Suicide Warning Signs

  • Most people who think about suicide do communicate this to others in some way. Commonly this will be verbal - your friend may say that "life is too much bother" and that "others would be better off without them".
  • Your friend may withdraw from people and things they have been interested in. It is possible that your friend may become uncharacteristically tearful or reckless.
  • Perhaps you have noticed that your friend is taking less care with hygiene or personal grooming.
  • There may be changes in sleeping or eating patterns - either sleeping or eating more than usual or not sleeping or eating well.
  • You may have noticed that your friend has become preoccupied with death.
  • You, or others, may suddenly be given personal possessions by your friend.
  • You may note that your friend is suddenly cheerful even though the situation still looks the same. This may indicate that a decision has been made to commit suicide.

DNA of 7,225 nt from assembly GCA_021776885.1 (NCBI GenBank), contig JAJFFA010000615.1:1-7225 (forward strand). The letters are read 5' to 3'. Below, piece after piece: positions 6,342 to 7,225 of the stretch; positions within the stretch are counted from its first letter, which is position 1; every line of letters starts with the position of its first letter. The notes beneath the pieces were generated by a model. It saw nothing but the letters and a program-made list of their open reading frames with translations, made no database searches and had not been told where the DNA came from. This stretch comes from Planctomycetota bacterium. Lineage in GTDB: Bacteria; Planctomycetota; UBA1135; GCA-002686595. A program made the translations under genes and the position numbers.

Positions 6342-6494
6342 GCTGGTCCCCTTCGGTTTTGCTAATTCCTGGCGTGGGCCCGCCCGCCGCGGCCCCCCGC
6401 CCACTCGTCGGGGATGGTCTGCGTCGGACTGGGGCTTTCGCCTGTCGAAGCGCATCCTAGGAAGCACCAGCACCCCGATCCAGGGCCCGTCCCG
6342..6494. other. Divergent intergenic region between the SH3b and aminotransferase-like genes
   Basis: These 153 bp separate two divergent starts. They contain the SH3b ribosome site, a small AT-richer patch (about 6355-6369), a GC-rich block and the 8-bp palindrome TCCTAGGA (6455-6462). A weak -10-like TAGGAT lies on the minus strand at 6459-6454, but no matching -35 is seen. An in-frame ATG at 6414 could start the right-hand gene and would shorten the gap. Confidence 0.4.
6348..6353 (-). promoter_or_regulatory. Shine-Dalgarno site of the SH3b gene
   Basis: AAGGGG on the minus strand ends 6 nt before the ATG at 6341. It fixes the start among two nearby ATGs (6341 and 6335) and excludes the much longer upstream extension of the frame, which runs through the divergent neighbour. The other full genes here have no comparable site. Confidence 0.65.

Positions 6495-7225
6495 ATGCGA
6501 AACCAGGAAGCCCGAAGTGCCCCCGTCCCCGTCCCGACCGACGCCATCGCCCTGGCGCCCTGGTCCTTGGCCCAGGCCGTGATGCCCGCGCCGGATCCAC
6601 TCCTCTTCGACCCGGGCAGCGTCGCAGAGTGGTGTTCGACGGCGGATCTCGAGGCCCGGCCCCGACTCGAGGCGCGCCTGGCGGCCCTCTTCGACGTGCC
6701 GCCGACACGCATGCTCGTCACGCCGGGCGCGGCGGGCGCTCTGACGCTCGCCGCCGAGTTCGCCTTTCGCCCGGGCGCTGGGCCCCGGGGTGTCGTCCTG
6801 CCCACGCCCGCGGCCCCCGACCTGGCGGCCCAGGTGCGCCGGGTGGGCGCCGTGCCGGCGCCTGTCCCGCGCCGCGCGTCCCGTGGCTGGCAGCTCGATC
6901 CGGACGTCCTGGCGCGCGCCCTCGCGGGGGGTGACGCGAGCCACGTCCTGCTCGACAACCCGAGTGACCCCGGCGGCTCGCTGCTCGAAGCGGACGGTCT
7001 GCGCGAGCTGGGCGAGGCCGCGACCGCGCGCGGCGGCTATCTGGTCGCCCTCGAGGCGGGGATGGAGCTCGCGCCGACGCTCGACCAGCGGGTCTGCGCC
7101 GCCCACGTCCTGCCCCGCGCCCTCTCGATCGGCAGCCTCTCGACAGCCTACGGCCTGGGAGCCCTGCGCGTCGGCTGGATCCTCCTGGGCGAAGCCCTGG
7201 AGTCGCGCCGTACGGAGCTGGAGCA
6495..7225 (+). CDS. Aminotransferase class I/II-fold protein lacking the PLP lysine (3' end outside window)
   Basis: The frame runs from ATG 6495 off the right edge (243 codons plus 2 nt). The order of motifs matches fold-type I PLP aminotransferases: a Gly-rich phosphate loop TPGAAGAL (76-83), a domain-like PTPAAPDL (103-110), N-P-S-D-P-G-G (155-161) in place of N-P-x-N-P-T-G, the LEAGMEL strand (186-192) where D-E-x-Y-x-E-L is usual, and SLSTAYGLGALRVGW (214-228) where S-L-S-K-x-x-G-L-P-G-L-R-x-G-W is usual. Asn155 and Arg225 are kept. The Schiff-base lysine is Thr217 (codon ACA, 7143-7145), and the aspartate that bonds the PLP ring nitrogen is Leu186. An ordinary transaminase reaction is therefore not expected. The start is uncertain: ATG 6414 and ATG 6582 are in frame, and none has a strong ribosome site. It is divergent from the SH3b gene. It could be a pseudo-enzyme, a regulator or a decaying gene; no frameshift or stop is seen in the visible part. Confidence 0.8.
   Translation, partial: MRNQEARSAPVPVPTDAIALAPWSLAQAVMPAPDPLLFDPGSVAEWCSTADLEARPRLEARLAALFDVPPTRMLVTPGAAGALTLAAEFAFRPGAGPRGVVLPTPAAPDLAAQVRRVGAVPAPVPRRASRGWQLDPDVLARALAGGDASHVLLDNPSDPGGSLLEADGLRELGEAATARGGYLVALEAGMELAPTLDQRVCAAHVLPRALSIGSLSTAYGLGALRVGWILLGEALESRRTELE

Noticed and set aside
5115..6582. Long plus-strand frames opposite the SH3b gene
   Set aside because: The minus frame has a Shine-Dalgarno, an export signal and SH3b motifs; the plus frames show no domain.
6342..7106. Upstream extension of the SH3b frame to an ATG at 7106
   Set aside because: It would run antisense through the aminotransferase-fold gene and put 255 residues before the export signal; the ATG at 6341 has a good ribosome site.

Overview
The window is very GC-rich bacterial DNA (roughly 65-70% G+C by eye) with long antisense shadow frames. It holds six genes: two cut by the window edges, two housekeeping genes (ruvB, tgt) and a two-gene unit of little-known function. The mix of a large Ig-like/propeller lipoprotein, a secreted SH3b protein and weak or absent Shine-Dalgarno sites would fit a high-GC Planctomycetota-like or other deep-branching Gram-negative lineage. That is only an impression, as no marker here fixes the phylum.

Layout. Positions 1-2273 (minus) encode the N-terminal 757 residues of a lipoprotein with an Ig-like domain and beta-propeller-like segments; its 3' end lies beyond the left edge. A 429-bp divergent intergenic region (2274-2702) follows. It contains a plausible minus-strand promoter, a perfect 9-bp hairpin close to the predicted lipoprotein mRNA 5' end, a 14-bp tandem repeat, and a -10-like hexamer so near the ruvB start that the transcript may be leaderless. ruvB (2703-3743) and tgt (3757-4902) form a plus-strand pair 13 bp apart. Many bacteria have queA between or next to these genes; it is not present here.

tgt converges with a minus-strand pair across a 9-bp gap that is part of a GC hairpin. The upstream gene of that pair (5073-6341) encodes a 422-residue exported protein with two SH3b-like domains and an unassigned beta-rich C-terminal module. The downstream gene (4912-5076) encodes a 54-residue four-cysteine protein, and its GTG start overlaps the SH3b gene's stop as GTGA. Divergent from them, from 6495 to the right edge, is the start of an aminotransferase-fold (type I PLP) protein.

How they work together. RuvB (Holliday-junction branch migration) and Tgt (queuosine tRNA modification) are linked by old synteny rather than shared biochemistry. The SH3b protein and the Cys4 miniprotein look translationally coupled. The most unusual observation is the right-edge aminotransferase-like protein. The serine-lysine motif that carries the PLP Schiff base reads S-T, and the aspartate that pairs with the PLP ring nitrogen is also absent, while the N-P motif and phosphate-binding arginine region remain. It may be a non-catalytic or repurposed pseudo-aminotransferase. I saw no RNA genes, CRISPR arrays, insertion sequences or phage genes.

How can I help?

  • Listen carefully and ask. Sometimes the cues are quite subtle and easy to miss if you aren’t really listening. Don’t be afraid to ask someone if they are thinking about suicide. It won’t give them ideas.
  • Take your friend seriously - even if they are talking about it flippantly.
  • Offer support, but don’t try to handle this on your own.
  • Try to persuade your friend to get professional help. If they won’t - ask a professional for advice yourself. Don’t allow yourself to be "trapped" by promises of secrecy. Where someone’s life is in danger confidentiality must come second.
  • Show the person you care. Sometimes just some thoughtful gestures or words - or even a hug helps.
  • Acknowledge that things are difficult for them. Don’t try and cheer them up or tell them to "snap out of it."
  • Suggest that if they are willing to let others help, that there may be some really good, new solutions to the problems which currently seem insurmountable.
  • Most people who think about suicide are so overwhelmed by the enormity of their problems that they can’t see any other way out. However, there are other ways of dealing with things, and most people welcome alternatives and welcome hearing options that work, but it may take some time and some talking to discover what those options are for each individual.


O’Hare Hall Basement
Phone: (718) 817-3725

McMahon Hall Room 211
Phone: (212) 636-6225

Room 203
Phone: (914) 637-3733


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